The Golden State Warriors recently set the record for most consecutive wins to start an NBA season. They are sitting at 16-0 and have had a mix of ‘walk in the park’ wins and truly epic comebacks throughout the season, and all with their head coach sidelined due to a serious back injury and his 35 year old assistant holding down the fort.
Before the recent record setting victory interim head coach, Luke Walton shared about a moment where head coach Steve Kerr briefly met with the team to provide his thoughts on how they are achieving this success. He wrote four words on a whiteboard:
These are the core values of the Golden State Warriors basketball team, and Kerr emphasised to the group how proud he was that they were achieving each one every day. This is a team of elite sportsmen, who have trained for years to be where they are, being congratulated for focusing on and delivering to the values of the organisation they are a part of and having it reinforced that this is a critical factor in their success. WOW is an understatement.
In thinking about “the value of having values” I wanted to touch on how these four in particular can have such a massive impact on success, and why I think living values such as this can be critical to the success of a business just as they have been for arguably the greatest team in sports at the moment.
The fact that the first and, as Walton confessed, most important value is Joy really shows you the importance in having fun. The ability for a person’s mindset to be affected by the negativity that comes with not working, playing or living in an enjoyable environment is huge. The toxicity that this negativity can then have on others is almost unparalleled, yet so frequently overlooked. A business is no different to a sports team in this regard. If your workplace is not a fun place to be you can guarantee employees will be disengaged and not performing at their best. Simple changes can see huge improvements in productivity and staff wellbeing, which in turn see upside to the bottom line. Having fun matters! And it is possibly one of the simplest corrections to make, for a reasonable low investment but a huge return.
Mindfulness is probably the most interesting value in this list, while not one you see often I think it is extremely important and starts in the leadership of any good team. Being self-aware and able to acknowledge how you act, react, think or respond in any situation is critical to being a good leader. Mindfulness helps you stay in control of any situation, allows your best judgement to take the lead and therefore provides your team with the greatest chance of success. In a basketball environment mindfulness could be the difference between giving away a technical foul or not. In a business environment mindfulness could be what stops you unnecessarily jumping to a conclusion or placing the blame. At an individual level the benefits of practising mindfulness are unbounding and unique to all of us, though so many overlook them. Mindfulness is most effective when used to set an example. Leaders for staff, coaches for players, parents for children, we can all take it on board as a beneficial value and activity to practice.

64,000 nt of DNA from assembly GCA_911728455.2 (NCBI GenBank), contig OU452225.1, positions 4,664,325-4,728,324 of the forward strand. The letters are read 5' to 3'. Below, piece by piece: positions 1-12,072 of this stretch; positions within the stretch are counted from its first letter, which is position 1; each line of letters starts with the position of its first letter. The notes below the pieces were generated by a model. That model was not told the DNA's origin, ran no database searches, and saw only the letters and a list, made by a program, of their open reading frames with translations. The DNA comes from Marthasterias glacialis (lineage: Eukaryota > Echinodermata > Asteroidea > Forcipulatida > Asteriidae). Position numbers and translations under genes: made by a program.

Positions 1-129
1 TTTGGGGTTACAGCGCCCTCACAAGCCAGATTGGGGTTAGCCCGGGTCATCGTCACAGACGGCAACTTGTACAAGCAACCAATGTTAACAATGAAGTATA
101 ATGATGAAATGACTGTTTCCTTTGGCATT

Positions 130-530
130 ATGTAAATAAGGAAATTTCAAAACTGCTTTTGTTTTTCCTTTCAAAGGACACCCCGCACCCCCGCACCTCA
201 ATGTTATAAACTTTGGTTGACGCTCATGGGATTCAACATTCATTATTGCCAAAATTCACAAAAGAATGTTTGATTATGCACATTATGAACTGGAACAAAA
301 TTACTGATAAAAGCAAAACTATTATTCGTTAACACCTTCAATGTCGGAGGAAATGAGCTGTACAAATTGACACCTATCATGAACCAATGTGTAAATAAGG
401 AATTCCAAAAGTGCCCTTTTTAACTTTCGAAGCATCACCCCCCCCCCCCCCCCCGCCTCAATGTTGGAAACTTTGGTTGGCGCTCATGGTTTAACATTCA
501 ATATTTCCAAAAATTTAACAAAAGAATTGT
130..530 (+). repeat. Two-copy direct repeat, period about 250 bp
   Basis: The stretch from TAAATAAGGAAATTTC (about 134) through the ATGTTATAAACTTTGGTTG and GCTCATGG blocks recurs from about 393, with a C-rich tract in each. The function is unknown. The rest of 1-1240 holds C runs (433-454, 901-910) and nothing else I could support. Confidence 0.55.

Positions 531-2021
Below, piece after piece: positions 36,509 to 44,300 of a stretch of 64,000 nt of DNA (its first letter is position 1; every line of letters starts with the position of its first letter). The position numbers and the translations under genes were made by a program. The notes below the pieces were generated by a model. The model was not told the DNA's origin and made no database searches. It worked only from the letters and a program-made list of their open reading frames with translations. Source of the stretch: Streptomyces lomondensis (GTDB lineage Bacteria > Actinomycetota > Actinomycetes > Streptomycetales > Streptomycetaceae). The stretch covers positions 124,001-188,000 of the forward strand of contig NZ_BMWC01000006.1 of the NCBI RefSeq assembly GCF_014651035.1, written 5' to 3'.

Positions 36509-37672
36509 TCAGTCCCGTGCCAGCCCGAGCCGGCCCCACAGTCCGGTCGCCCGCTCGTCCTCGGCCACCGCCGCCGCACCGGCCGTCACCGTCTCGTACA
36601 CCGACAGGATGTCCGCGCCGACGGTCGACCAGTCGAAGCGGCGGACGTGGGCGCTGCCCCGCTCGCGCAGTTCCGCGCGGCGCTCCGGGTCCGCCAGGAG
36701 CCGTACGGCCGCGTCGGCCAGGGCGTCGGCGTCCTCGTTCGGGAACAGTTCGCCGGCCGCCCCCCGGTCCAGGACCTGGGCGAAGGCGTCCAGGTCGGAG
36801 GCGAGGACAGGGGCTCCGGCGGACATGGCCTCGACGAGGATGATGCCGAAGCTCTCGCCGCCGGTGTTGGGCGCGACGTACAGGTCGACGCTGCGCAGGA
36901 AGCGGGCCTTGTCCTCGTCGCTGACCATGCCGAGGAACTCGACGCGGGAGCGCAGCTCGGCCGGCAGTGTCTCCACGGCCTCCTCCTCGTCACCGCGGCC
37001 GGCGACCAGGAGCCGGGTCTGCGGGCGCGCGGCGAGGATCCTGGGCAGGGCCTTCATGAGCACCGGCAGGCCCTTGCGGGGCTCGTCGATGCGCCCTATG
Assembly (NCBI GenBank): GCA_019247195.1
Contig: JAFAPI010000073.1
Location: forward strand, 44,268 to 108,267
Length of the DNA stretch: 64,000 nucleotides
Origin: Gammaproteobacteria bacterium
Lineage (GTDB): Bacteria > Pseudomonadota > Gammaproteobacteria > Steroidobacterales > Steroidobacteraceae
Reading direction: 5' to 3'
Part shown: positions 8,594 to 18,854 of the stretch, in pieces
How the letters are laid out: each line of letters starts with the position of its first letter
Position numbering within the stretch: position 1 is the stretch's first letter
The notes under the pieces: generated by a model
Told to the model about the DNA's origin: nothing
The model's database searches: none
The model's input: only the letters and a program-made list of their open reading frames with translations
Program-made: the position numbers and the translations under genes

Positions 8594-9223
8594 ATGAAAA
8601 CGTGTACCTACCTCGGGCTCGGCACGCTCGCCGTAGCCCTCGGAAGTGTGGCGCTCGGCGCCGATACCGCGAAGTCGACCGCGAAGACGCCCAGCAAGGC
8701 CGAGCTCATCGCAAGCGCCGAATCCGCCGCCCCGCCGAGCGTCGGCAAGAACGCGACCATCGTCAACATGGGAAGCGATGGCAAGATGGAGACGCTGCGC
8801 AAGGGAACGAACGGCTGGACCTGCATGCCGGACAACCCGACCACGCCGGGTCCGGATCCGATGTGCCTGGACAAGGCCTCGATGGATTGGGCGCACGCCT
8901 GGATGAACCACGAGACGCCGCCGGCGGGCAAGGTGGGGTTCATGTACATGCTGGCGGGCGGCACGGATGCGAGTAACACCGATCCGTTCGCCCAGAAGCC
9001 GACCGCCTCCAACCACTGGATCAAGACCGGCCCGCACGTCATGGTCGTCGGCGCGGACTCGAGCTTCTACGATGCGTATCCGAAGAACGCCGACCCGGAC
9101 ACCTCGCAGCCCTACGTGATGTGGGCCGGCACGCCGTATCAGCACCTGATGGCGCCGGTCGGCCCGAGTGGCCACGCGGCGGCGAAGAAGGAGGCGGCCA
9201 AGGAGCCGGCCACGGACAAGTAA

Is the ability to care about the other members of your team becoming a rarity? Compassion is so often defined as the moment spent caring for someone in a time of need, but it is possible to be compassionate in our day to day activities and use this as a way to support and empower those we spend time with. The Warriors compassion for one another is clear, no player goes without a helping hand if they fall during a game and a shooting slump by a team mate is met with a positive outlook at a post-game press conference. In our day to day business lives the ability to remain in tune with how our team is feeling is critical. The simplest of questions, “Are You OK?” can make a world of difference. Trying to approach situations with the thought of putting yourself in someone else’s shoes can vastly improve our ability to overcome issues or challenges. Compassion ties in well with Joy and as the Dalai Lama says,
“If you want others to be happy, practice compassion. If you want to be happy, practice compassion.”
Finally, and most fitting to the basketball environment is competition. Anyone can appreciate that the sporting arena has a need for a competitive edge, and the ability to be the best is what the elite sports men and women of the world strive for. But competition as a value takes things to another level. Everything you do is driven by a focus to be the best. It is about individual improvement, which leads to team improvement, which leads to organisational success. Along the way you compete against yourself, your teammates and your opponents, with an ultimate goal in mind. Unfortunately competition within business is frequently the cause of more harm than good. Individuals work at besting each other with disregard for how this might actually affect the team dynamic or the business as a whole. To make competition in business successful a leader must take charge and promote healthy and effective methods by which it can take place. Driving growth and success through well-structured competitive goals has seen some massive business success throughout history and will continue to be the significant factor as the world we live in becomes even more competitive to break through.
The need to revisit our values is usually scoffed at; many organisations have a list in a business plan, sitting in a draw somewhere, which is reviewed once in a while. The Golden State Warriors have shown us that having values at the core of what you strive to achieve works. Take a moment to think about yours, or those of your business, do you live by them every day in all that you do?